Vegetarian Ramen

By Catherine Lamb
November 6, 2014
10 Comments


Author Notes: I've had some great bowls of vegetarian ramen in my time -- ones that pack just as big of an umami punch as its pork-y counterparts. The key is hitting that perfect balance of sweet and savory by throwing in all the tongue-tingling ingredients you have in your arsenal, then letting the whole thing get friendly on the stove for a couple hours. A generous portion of springy, chewy noodles doesn't hurt, either.Catherine Lamb

Makes: 4 generous servings

Ingredients

For the broth:

  • 1 cup dried mushrooms, preferably shiittake
  • 2 carrots, cut into thirds
  • 1 onion, cut in half (you can leave the skin on)
  • 2 stalks celery, cut into thirds
  • 6 to 8 garlic cloves, smashed
  • One 2-inch section of ginger, smashed
  • 2 stalks lemongrass, cut into thirds and smashed (optional)
  • 8 cups cold water
  • 1 sheet kombu, wiped with a damp cloth
  • 2 tablespoons bonito flakes (technically not vegetarian, but recommended for fish eaters)
  • 1/2 cup mirin
  • 1 cup shoyu (Japanese soy sauce)
  • 2 tablespoons brown sugar
  • 1 to 2 squirts sriracha, or pinch of red pepper flakes

For the ramen bowl:

  • 4 eggs
  • 1 packet extra-firm tofu, pressed of its moisture
  • 1 tablespoon oil with high smoke point, like peanut
  • 4 packets ramen or udon noodles, preferably fresh
  • Thai basil
  • Lime wedges
  • Green onion, sliced

Directions

For the broth:

  1. Add mushrooms, carrots, onion, celery, garlic, ginger, and lemongrass (if using) into a large stock pot along with 8 cups of water. Bring to a boil, then turn down to a simmer. Add in kombu and bonito flakes, if using. Simmer stock for 2 to 3 hours.
  2. Pour stock into a bowl through a fine mesh strainer. (I recommend reserving the mushy, cooked carrots for snacking.) Return stock to the pot.
  3. Add in soy sauce, mirin, brown sugar, and Sriracha. Stir. Taste for seasoning: Add more soy sauce if you want it saltier, more Sriracha for spice, more brown sugar for sweetness. If the flavor is too strong, add in more water to dilute. Play around until you have a flavorful, balanced broth. Turn down the heat to keep it warm while you prepare your other ingredients.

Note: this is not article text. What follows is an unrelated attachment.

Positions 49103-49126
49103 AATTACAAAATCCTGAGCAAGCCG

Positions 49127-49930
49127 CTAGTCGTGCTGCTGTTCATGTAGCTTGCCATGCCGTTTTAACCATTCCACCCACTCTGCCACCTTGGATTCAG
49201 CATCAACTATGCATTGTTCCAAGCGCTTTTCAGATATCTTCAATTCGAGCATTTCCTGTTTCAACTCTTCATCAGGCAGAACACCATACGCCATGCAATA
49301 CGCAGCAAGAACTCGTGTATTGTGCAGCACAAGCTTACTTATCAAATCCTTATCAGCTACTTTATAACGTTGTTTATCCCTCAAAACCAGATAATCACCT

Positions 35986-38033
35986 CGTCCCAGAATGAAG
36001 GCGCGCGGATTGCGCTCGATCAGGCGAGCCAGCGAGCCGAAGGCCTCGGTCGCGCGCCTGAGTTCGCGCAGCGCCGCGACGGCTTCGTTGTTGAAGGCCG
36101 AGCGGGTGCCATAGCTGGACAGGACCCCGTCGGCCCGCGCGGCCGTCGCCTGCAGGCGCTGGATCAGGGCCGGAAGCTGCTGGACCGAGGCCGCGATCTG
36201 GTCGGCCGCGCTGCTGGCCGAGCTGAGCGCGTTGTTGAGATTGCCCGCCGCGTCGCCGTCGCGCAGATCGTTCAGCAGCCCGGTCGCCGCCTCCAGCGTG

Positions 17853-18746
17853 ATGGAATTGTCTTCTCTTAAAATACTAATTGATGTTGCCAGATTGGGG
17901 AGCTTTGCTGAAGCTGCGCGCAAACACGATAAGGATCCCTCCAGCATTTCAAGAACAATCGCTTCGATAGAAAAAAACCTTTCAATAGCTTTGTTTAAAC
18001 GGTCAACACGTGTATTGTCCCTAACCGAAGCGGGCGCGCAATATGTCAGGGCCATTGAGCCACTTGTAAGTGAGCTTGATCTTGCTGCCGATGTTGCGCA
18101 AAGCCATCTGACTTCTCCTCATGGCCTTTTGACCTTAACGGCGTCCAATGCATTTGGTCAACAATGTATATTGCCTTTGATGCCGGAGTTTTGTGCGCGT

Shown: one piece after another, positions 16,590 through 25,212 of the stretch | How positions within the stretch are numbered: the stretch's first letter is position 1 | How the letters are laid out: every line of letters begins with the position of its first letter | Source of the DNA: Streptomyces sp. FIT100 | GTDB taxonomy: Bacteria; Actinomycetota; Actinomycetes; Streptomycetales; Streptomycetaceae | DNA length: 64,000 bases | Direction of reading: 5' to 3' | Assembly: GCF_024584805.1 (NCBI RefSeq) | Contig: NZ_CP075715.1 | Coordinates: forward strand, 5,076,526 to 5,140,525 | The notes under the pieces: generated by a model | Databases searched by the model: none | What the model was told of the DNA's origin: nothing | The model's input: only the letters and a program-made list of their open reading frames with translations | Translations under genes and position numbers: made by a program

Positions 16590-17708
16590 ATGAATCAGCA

For the ramen bowl:

  1. Boil a large pot of water with a pinch of salt. Cook eggs to desired doneness -- I like mine cooked for 6 minutes so the yolk is nice and gooey in the middle. Remove eggs from water, keeping it simmering for ramen noodles. Cool eggs, peel, and drop gently into the broth while you prep the rest of your ingredients.
  2. Slice drained tofu thinly. Heat oil in a wok or non-stick skillet until smoking, then layer in the tofu, making sure none are overlapping. Cook for a minute or two until brown on the underside, then flip and cook for another two minutes. Drain tofu on paper towels.
  3. Drop noodles into boiling salted water and cook according to package directions. Drain.
  4. Divide broth between four bowls, then divvy up noodles, eggs (I cut them in half before serving), and fried tofu into broth. Garnish with Thai basil, green onions, and squeezes of lime. Slurp away.
  5. If you want an even heartier bowl of vegetarian ramen, consider adding roasted vegetables like sweet potatoes, eggplant, or tomatoes. Cube them, then roast in a 425° F oven with salt and pepper until wrinkled, soft, and caramelized, then add to broth.

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Reviews (10) Questions (0)

10 Comments

libby July 13, 2015
To: geekbearinggifts : Thank you! Looking forward to changing things up!
 
geekbearinggifts July 13, 2015
Glad I could help!
 
geekbearinggifts July 13, 2015
For a vegan alternative to the bonita flakes, use dulse flakes or other dried sea vegetable flakes. They are available in bags or shaker jars in Asian markets and some health food stores.
 
libby April 15, 2015
I'm grateful for this recipe - I have a friend who is vegetarian, so the bonito flakes were not an option for her. We did add 1/2 tsp of nutritional yeast to the broth. You wouldn't think it would make a difference but it did! We make dashi for miso soup with kombu & nutritional yeast also...it is all about the broth.
 
mhgoblue February 2, 2015
This is one of the tastiest things I've ever made. Thank you so much for the recipe.<br /><br />My broth cooked down quite a bit and I had to add 4.5c of water to dilute enough to eat. The second time I made it I doubled the broth so I could freeze half for a rainy day and it worked beautifully.
 
Chrissy January 10, 2015
I made this last night, without tofu, and it was amazing. Wouldn't change a thing.
 
jeane January 6, 2015
Am I right in thinking that any leftover stock can be frozen?
 
Author Comment
Catherine L. January 8, 2015
Yes, it freezes well!
 
jeane January 27, 2015
That's great - many thanks!
 
AntoniaJames November 6, 2014
I'll definitely be making a big batch of this before my ramen-loving eldest returns for Thanksgiving in a few weeks! Sounds so good. Better, actually, than the meaty versions. ;o)